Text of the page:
Scientists at the University of the West Indies Seismic Research Centre (UWI-SRC) have reported that an “explosive eruption” has occurred on April 9, 2021 at 8:41 a.m. (12:41 pm UTC) at the La Soufrière volcano located on the northern side of the Caribbean island St. Vincent.
The volcano which was last erupted in 1979, started showing notable signs of activity in December 2020, as magma started pouring out as a result of an effusive eruption. The oozing magma formed a new dome within the crater.
On April 8, the UWI-SRC team noted plumes of volcanic gases and steam coming from La Soufrière. Later that evening, a red alert was issued, indicating that “an eruption is in progress or may begin without further warning.” The Vincentian government also issued evacuation orders for those living in the red zone (highlighted below).
The volcano entered a state of “explosive eruption” Thursday morning at 8:41 a.m., with photos and videos popping up on social media showing the mushroom-like cloud above the volcano top. Volcanic ash was reported as far as the Argyle International Airport, and a Notice To Airmen (NOTAM) was issued, ordering the immediate closure of the airport to all flights except humanitarian missions.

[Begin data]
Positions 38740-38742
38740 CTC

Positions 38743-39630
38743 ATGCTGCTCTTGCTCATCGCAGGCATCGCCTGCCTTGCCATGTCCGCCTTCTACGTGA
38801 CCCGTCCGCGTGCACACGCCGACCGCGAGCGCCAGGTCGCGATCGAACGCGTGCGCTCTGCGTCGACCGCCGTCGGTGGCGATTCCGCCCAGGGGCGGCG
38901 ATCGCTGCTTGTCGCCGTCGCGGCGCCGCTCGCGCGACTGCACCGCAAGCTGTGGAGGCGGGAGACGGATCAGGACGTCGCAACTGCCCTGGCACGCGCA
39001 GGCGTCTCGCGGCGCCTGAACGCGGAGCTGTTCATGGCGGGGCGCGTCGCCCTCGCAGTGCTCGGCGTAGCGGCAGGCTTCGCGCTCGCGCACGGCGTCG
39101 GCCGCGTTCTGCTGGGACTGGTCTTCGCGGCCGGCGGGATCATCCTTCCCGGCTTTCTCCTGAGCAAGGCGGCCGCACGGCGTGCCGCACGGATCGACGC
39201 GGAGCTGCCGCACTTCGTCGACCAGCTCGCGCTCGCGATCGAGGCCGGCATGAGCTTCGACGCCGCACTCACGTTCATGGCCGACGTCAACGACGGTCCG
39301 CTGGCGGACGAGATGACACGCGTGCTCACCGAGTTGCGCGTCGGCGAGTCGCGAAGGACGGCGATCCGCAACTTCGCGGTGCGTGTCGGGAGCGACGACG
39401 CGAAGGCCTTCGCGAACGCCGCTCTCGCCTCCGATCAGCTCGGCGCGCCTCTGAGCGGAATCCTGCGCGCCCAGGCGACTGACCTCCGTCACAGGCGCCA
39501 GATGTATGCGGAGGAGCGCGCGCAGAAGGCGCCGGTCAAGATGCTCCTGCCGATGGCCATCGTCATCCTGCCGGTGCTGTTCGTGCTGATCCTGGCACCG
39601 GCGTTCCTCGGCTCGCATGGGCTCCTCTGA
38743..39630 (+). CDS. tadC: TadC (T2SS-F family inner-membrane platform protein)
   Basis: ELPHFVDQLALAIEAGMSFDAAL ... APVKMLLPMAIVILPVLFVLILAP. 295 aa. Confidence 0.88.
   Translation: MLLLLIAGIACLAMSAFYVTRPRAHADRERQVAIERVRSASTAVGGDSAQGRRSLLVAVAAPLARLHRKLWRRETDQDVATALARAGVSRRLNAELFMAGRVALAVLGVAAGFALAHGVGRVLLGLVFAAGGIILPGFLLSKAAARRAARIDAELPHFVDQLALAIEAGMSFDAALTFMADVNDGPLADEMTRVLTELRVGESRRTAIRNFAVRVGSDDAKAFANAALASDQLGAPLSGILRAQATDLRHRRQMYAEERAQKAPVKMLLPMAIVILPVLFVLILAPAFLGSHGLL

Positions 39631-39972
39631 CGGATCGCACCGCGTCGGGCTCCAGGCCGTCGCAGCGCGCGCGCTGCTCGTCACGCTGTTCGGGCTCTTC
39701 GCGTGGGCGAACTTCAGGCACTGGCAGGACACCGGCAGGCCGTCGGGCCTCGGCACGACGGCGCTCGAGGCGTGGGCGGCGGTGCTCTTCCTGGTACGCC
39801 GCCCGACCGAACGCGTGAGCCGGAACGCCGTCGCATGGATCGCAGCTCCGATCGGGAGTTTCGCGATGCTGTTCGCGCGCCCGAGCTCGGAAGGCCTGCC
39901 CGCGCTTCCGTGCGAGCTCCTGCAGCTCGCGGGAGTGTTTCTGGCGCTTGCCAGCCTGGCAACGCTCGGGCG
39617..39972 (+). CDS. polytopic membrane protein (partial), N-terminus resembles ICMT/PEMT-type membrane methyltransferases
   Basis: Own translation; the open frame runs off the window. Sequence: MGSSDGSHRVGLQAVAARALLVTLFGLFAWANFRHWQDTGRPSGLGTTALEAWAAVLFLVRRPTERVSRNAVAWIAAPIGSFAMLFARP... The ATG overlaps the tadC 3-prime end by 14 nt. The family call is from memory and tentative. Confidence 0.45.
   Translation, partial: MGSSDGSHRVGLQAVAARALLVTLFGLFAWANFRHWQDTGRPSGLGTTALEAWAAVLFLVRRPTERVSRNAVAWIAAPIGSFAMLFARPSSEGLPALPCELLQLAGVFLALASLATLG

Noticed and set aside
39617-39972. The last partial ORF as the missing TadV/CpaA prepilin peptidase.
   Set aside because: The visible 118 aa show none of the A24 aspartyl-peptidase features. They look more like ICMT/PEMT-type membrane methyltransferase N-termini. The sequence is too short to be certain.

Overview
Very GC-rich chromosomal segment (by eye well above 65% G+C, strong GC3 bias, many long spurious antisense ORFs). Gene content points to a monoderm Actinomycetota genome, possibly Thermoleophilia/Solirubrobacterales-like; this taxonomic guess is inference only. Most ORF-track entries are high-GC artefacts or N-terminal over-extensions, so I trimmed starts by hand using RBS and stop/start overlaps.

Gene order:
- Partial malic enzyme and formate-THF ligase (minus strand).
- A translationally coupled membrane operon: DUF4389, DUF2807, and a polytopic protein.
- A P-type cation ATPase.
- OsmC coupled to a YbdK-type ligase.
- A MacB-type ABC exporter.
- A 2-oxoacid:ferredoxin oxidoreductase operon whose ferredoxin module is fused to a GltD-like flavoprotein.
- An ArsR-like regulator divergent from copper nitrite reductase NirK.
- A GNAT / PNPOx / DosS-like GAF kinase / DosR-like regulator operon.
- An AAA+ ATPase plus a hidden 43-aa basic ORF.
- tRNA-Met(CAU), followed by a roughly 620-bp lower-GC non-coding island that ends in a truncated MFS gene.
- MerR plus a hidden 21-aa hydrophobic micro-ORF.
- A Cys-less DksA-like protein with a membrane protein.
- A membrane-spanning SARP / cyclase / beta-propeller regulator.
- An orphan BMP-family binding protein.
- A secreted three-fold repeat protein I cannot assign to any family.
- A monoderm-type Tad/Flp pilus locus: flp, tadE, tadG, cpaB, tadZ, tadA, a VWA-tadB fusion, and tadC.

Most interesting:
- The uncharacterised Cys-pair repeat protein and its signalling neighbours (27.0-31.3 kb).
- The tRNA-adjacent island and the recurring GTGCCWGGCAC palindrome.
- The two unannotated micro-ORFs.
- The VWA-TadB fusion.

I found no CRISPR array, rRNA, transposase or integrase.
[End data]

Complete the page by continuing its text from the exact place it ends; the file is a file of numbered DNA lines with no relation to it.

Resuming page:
A0523/21 NOTAMR A0519/21
E) AD CLOSED TO ALL FLIGHTS EXCEPT HUMANITARIAN FLIGHTS CREATED: 09 Apr 2021 15:08:00 SOURCE: TTPPYNYX
E) TVSA AIRSPACE CLOSED. CREATED: 09 Apr 2021 14:41:00 SOURCE: TTPPYNYX
Evacuation operations are still underway for those living in the affected areas, with many being transported to safer parts of the island via buses and ferries. A number of cruise ships have also arrived to help shuttle residents to neighboring islands including St. Lucia, Grenada, Barbados and Antigua.
Video from the GOES-16 satellite shows the extent of the ash clouds being blown to the north east, extending as far as Barbados. The Barbados Meteorological Services has reported that ash has traversed over the island (about 105 miles/170 km away from St. Vincent), but has not proven to be a challenge as ash content was in very thin concentrations.
Here are a few videos and photos from Twitter.
[Featured Photo: UWI Seismic Research Centre]